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If you have used R before, then you surely have come across the three dots, e.g.

print(x, ...)

In technical language, this is called an ellipsis. And it means that the function is designed to take any number of named or unnamed arguments.

By the way, the ellipsis is not a specialty of R. Other programming languages have the same or a similar concept. For example, C# has the params key-word, which is a type-safe variation of the three dots.

In the example of the print function, any argument passed after the initial x will simply be passed along to a subclass’ print function. For example, if you look at the generic

print.data.frame

, it has more arguments than the

print.default

function. And it passes the

...

when it calls print function on the matrix:

print.data.frame <- function (x, ..., digits = NULL, quote = FALSE, right = TRUE,
row.names = TRUE)
{
n <- length(row.names(x))
if (length(x) == 0L) {
#some other code...
}
else {
m <- as.matrix(format.data.frame(x, digits = digits,
na.encode = FALSE))
if (!isTRUE(row.names))
dimnames(m)[[1L]] <- if (identical(row.names, FALSE))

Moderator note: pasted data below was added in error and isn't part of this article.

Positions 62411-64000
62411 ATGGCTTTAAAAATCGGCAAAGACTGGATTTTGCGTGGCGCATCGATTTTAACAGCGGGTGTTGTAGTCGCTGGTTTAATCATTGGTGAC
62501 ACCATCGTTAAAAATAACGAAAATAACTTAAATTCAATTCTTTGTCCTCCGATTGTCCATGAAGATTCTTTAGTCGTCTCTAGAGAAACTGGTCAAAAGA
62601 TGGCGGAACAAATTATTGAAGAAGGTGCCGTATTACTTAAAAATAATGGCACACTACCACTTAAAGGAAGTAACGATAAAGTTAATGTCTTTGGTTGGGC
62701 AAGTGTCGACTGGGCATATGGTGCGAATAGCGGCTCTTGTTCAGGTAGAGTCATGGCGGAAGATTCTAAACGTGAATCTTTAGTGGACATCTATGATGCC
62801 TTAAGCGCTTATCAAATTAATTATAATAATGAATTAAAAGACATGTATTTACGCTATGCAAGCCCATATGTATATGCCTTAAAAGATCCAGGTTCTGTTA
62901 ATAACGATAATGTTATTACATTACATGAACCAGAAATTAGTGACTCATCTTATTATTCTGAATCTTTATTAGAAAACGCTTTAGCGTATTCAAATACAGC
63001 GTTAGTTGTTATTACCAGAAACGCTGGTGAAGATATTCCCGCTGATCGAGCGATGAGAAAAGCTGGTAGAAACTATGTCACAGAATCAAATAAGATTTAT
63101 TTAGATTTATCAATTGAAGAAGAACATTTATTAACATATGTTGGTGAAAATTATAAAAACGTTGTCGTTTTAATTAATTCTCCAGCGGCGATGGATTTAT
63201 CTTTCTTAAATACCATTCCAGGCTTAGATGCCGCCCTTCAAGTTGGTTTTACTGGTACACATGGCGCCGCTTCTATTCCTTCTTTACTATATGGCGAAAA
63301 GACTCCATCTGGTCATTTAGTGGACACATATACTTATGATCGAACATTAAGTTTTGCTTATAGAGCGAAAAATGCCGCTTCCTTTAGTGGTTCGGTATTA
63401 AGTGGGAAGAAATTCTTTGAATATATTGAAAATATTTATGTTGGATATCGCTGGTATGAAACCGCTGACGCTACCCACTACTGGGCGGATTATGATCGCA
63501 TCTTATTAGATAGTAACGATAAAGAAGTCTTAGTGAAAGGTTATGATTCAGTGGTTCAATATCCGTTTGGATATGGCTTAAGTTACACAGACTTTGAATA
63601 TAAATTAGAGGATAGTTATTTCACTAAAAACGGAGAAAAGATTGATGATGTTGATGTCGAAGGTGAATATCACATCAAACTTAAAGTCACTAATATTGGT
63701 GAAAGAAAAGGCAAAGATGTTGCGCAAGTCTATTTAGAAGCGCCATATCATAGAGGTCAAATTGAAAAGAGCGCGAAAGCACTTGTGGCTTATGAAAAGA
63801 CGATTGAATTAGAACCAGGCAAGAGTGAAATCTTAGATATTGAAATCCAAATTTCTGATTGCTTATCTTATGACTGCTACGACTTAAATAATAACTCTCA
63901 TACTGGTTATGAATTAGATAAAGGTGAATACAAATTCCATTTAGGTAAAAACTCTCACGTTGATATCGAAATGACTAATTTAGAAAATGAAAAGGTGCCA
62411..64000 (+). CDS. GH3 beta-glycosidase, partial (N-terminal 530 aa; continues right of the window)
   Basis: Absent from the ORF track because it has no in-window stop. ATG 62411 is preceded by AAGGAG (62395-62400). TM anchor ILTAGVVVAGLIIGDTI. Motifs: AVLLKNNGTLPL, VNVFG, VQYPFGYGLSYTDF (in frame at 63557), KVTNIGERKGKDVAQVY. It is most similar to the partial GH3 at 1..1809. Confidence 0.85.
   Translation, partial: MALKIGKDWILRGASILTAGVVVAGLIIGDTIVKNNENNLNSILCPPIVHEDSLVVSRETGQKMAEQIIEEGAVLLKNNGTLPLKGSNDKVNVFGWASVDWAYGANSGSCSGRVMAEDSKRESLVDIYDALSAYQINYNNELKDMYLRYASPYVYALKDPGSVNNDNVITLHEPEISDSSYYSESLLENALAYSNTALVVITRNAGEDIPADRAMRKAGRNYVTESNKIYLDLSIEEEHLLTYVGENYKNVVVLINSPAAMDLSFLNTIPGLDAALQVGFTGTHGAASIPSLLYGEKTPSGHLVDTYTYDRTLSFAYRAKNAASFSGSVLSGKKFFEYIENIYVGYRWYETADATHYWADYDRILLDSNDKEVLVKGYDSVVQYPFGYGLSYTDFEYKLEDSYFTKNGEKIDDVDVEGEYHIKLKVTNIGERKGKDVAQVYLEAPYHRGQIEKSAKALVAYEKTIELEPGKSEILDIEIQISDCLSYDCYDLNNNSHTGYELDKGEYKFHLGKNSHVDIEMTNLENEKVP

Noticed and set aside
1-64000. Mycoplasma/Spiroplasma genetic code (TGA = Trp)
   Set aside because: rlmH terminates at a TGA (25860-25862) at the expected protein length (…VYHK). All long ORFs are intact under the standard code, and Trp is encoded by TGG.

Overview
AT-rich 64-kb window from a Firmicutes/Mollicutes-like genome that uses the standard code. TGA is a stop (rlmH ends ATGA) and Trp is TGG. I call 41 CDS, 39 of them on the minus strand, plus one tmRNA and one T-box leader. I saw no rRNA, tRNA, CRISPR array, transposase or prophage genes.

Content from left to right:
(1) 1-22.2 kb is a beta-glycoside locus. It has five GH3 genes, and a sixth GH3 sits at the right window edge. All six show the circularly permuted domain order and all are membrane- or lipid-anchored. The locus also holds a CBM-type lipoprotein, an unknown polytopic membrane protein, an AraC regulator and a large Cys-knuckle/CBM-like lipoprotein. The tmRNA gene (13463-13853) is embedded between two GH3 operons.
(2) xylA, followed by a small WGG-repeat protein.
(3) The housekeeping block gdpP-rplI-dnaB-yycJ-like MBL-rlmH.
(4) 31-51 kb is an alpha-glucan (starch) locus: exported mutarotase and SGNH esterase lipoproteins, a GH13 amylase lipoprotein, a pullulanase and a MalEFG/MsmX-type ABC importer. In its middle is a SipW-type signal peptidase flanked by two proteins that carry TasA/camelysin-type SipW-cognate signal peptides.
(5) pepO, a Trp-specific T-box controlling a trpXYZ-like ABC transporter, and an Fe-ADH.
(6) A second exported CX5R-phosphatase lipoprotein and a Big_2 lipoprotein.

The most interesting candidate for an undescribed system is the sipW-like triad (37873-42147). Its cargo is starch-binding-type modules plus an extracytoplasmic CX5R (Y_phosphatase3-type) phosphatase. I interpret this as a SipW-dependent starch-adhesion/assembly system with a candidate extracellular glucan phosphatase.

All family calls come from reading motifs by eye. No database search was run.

rep.int("", n)
else row.names
print(m, ..., quote = quote, right = right)
}
invisible(x)
}

The interesting question is: How do you write functions that make use of ellipsis? The answer is very simple: you simply convert the … to a list, like so:

HelloWorld <- function(...) {
arguments <- list(...)
paste(arguments)
}

HelloWorld("Hello", "World", "!")

## So, when should I use the ellipsis construct?

That, again, is very simple: there are essentially two situations when you can use the three dots:

1. When it makes sense to call the function with a variable number of arguments. See the
HellowWorld

example above. Another very prominent example is the

paste

function.

2. When, within your function, you call other functions, and these functions can have a variable number of arguments, either because
1. the called function is generic (like in the above
print

example), or

2. the called function can be passed into the function as an argument, as for example with the
FUN

argument in apply:

apply <- function (X, MARGIN, FUN, ...)
{
#...lots of code

for (i in 1L:d2) {
tmp <- FUN(newX[, i], ...)
if (!is.null(tmp))
ans[[i]] <- tmp
}
# ...more code
}

When you want to manipulate the … , and pass part of it to another recursive call, you can use the

do.call

method.

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